Do you really need a recipe for guacamole? Isn’t is obvious it is gluten free and vegan? May be, but because it tastes so good, it is so quick to make and it is 100 times better than anything you can buy in the shops, I’m including a guacamole anyway.

Dried bean curd with mushrooms and bean sprouts

Dried bean curd sticks were a bit of a novelty sat on the shelf in the local Vietnamese supermarket. Cheap (only £2) and weird looking – they went in the shopping basket. The packet weighs 200 g. Ingredients are soya beans (92%), water, preservative E222. Allergens: soya beans and sulphur dioxide. Don’t let the slightly dog biscuity smell put you off – it disappears after soaking.

Bean curd is another name for tofu: curd made from soya milk.

Dired oyster mushrooms are used in this recipe as the soaking juice is added to the sauce and adds a real depth of earthy flavour. Feel free to use fresh mushrooms and either use hot water or a small amount of hot vegetable stock.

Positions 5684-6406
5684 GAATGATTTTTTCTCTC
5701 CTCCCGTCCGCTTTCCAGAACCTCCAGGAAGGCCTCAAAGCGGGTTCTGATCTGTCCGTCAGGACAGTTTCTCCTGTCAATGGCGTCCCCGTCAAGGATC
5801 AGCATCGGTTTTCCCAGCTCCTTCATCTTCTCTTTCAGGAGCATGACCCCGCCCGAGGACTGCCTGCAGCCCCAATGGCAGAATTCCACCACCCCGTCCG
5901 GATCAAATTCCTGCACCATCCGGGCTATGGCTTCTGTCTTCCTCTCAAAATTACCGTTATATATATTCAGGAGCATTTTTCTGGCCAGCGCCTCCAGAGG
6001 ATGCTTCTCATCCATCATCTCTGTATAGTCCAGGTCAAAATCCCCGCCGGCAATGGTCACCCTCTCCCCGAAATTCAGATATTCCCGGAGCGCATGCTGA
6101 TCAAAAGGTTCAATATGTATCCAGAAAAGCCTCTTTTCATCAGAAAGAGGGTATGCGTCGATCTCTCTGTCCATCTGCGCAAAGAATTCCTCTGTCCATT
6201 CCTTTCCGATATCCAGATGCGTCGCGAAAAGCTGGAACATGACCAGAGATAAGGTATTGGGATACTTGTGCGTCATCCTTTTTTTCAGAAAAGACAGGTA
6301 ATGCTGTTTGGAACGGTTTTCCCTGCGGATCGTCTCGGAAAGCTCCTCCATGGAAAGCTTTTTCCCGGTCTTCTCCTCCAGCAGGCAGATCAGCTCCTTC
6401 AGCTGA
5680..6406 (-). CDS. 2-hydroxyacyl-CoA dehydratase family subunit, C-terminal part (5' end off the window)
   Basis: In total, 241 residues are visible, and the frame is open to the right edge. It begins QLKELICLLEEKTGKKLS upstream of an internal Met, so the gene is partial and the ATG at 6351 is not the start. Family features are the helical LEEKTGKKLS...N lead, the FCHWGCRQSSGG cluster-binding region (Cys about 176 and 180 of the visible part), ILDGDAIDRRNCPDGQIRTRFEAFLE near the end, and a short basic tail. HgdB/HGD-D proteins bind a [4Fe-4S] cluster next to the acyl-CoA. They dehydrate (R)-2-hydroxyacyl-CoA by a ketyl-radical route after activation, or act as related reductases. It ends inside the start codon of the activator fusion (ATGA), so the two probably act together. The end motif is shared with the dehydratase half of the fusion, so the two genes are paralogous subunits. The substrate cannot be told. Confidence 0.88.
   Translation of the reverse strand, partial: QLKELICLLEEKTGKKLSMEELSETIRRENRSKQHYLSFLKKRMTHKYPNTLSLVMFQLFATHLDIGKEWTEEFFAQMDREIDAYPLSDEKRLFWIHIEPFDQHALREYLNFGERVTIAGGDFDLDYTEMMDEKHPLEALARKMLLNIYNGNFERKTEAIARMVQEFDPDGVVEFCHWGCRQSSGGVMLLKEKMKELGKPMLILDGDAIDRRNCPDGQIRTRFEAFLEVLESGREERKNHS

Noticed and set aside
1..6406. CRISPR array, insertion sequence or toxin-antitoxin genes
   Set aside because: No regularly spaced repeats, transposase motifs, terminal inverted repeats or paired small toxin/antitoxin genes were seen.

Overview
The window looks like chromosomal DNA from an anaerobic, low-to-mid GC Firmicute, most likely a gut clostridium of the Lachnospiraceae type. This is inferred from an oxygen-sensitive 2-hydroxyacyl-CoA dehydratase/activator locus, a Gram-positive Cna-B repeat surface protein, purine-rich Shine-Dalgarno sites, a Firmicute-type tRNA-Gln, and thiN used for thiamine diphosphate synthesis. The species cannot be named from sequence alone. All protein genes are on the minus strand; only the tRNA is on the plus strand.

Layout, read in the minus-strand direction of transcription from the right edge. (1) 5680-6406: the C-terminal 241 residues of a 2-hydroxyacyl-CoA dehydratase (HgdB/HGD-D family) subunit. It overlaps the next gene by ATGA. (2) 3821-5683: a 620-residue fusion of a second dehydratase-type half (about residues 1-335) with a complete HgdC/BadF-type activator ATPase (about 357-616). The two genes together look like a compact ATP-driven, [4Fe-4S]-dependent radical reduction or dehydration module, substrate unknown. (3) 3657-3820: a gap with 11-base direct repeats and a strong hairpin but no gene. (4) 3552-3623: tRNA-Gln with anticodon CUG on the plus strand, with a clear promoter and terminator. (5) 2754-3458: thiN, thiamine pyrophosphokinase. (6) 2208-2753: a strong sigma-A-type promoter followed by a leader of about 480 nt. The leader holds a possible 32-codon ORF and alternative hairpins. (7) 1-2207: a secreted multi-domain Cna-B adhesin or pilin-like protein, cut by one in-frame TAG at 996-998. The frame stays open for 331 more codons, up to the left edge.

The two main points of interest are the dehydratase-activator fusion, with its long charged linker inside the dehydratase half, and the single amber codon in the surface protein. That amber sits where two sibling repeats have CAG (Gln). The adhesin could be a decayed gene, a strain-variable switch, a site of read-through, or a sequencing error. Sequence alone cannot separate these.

This is a quick, protein packed meal serve with plain rice or spicy rice noodles.

Ingredients
2 sticks of dried bean curd
20 g dried oyster mushrooms
1 tbs vegeatble oil
2 garlic cloves
1 tsp dried red chillies
1 spring onion
2 tbs salted black beans, chopped
3 tsp tamari (or other gfv soya sauce)
40 g edamame beans (frozen)
40 g bean sprouts
1 small carrot
1 tsp lime juice
1 tbs toasted sesame seeds

Method
1. In two separate bowls soak the bean curd and the dried mushrooms in very hot (not quite boiling) water for five mins
2. Heat a wok (or large pan) and add the vegetable oil
3. Skin and chop the garlic and chop the spring onions in to 2 cm length. Chop the black beans
4. When the oil is hot add the chilli flakes, garlic and half the spring onions (do not let the garlic burn it will add an unpleasant background taste to the dish). Stirring constantly
5. Add the black beans and cook for a minute
6. Chop the soaked bean curd in to bite sized chunks and add the bean curd and drained mushrooms (save the soaking juice) to the wok add the tamari and cook for two mins. Then add the frozen edamame beans and mushroom soaking juice and simmer gently for five mins